1. Good morning – finding your blog little late – but very useful. If a product is partially made in China, exported to another country for converting of that product and then exported to America – would that avoid some of the duties? What is the percentage of product conversion of an item that deems it not “Made in China”

        1. There is a complex set of rules that govern scenarios like this and it is really dependent on the product category. For example, with watches, the ‘movement’ is what determines the country of origin, not the straps/buckles/etc. You really need to talk to a customs broker because it’s sooo product specific.

  5. Hi Dave,
    Are these 3 lists cumulative? In other words, any items on the first two lists are included in the 3rd (10%) round, and then all items on previous lists will be affected by the Jan 1st 25%. Am I understanding that correctly?

    1. Hi – no, the 25% will be the total, i.e. they increase from 10 to 25% not 10% PLUS 25%.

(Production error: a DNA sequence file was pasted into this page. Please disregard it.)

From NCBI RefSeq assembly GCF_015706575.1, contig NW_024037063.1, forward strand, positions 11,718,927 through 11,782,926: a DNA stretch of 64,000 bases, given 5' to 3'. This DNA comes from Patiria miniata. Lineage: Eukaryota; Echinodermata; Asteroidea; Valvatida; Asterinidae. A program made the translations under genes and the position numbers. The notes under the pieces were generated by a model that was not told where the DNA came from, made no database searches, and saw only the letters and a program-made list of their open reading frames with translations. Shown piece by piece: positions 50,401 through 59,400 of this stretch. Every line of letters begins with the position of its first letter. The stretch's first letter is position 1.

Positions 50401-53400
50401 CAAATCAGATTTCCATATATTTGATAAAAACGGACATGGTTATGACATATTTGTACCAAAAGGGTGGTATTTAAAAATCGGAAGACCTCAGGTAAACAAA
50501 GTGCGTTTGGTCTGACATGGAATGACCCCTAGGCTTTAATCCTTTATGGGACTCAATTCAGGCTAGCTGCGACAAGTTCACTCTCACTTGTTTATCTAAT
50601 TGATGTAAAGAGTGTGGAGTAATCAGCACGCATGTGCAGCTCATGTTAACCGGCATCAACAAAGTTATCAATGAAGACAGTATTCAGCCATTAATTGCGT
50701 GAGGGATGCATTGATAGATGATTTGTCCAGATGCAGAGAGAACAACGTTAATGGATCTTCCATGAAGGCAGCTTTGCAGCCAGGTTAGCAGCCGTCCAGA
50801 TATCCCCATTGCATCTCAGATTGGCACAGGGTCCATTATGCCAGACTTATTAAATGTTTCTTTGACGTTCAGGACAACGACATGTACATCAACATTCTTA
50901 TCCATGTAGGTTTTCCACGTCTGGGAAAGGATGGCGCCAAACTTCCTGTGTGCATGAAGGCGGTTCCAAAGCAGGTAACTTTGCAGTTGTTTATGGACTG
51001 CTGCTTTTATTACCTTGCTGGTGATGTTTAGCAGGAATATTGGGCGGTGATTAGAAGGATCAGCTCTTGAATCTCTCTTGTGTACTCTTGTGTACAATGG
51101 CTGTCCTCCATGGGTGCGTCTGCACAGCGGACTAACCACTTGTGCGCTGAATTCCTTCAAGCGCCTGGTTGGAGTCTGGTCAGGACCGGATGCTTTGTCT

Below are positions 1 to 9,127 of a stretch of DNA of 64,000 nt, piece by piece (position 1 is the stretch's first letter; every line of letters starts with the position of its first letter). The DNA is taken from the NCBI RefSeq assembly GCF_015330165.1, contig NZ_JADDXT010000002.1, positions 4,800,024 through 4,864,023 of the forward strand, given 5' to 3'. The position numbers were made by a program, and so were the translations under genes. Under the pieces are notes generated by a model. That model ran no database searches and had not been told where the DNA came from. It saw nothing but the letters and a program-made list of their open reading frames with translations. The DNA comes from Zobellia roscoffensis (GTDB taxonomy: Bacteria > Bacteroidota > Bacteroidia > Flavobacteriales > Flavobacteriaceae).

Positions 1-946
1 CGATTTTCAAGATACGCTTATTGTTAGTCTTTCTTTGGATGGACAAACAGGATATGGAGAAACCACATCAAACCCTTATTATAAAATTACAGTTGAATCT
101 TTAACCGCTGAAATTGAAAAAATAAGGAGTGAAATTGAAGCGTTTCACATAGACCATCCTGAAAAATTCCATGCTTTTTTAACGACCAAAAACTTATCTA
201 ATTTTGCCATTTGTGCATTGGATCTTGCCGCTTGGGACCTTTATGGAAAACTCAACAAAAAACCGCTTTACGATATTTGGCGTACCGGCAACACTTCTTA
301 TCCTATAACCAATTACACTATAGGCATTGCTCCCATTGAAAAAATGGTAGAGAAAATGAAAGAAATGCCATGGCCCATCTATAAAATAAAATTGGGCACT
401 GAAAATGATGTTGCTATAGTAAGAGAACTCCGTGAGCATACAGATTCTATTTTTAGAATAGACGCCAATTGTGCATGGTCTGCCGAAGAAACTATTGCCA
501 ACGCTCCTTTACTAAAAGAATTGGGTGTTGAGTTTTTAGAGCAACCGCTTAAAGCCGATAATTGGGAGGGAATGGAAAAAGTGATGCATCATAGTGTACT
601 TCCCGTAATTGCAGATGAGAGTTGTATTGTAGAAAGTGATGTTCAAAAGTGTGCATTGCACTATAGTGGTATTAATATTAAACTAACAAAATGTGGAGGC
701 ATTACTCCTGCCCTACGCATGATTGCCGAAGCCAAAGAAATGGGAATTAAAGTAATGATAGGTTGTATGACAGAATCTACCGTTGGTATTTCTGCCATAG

6. Hi Dave
    We have a parcel of luggage made in China which has been in Europe for over 2 years.
    From what we can see from the HC codes the goods are not subject to the 10% or the new 25% import tariffs if we ship the goods to the US.
    How do we ensure our goods are not subject to import duty concerning paperwork to US customs

    Les
    UK

  7. Hey Dave, thanks for the update. Am I right in saying Taiwanese manufactured products are exempt?
    cheers.
    PS.. I missed your meet up at the HK pub by a day!

    1. Hey Jamie – sorry to have missed you! Yes, Taiwan is exempt (until China decides to reclaim its renegade province at least :)).